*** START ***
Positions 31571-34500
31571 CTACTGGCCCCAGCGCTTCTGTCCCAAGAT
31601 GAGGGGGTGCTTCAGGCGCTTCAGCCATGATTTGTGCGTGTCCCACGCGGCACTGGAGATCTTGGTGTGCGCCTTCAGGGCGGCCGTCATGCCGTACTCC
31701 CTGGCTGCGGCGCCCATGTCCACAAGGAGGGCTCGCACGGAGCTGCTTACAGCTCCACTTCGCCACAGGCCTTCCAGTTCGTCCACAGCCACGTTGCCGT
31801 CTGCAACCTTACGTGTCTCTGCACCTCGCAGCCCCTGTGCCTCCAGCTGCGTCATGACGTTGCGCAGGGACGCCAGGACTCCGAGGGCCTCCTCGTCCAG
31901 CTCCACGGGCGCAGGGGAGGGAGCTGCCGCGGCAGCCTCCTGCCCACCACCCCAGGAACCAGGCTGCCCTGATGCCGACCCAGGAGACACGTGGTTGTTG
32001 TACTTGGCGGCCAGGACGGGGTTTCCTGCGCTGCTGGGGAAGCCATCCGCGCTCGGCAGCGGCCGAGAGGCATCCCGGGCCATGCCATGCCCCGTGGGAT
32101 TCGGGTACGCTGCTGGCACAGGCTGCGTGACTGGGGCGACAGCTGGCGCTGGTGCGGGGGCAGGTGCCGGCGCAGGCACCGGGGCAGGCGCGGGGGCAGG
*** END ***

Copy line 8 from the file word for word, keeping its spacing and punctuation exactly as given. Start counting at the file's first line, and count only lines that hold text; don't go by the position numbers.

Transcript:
32101 TCGGGTACGCTGCTGGCACAGGCTGCGTGACTGGGGCGACAGCTGGCGCTGGTGCGGGGGCAGGTGCCGGCGCAGGCACCGGGGCAGGCGCGGGGGCAGG